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We're the Consumer Financial Protection Bureau (CFPB), a U.S. government agency that makes sure banks, lenders, and other financial companies treat you fairly.

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My family member signed a power of attorney (POA) but when I took it to the bank/credit union, I was told the POA has to be on the bank/credit union's form. What can I do?


As long as the power of attorney (POA) follows the laws of your state, banks, credit unions, and other third parties should accept it. 

Ask to speak to the branch manager, a supervisor, or an attorney for the bank or credit union.

Many state laws require banks and credit unions to accept POAs except under certain circumstances: for example, if the bank or credit union believes the POA is forged, knows that the POA was revoked, or believes that the person who created the POA is being abused or exploited by the agent.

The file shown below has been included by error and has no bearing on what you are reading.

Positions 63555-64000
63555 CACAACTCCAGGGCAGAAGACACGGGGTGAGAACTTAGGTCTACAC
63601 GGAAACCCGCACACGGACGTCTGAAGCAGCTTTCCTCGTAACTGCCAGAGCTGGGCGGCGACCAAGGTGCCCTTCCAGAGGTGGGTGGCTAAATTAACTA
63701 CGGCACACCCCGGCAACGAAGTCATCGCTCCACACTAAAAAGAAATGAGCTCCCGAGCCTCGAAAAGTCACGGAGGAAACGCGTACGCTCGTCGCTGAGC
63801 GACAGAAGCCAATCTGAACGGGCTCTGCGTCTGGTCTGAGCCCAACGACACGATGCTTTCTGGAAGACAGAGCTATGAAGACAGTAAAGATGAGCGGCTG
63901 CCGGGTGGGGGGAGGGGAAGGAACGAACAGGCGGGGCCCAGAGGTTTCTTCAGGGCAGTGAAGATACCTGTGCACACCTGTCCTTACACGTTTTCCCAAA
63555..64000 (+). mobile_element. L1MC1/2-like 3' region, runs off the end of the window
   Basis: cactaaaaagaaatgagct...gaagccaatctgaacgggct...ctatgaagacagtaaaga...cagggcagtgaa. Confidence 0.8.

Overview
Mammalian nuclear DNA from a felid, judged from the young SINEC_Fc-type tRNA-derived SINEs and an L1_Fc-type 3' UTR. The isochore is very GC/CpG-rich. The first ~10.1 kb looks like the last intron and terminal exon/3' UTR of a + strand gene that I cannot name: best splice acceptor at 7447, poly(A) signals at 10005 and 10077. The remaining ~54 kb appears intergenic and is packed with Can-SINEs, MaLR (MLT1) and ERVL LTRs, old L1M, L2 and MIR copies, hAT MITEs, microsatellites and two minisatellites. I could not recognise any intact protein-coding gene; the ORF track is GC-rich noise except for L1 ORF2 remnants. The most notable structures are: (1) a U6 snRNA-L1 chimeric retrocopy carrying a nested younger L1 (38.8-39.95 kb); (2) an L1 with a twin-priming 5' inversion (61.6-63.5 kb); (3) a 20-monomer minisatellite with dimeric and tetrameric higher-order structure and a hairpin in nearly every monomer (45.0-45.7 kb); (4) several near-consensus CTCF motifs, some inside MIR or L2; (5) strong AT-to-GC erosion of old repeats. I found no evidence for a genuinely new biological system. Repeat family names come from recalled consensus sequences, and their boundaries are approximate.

If you continue to meet resistance, you may be able to get a court order mandating acceptance of the POA – and the person refusing to honor it may have to pay your attorney’s fees and the costs of taking him or her to court.

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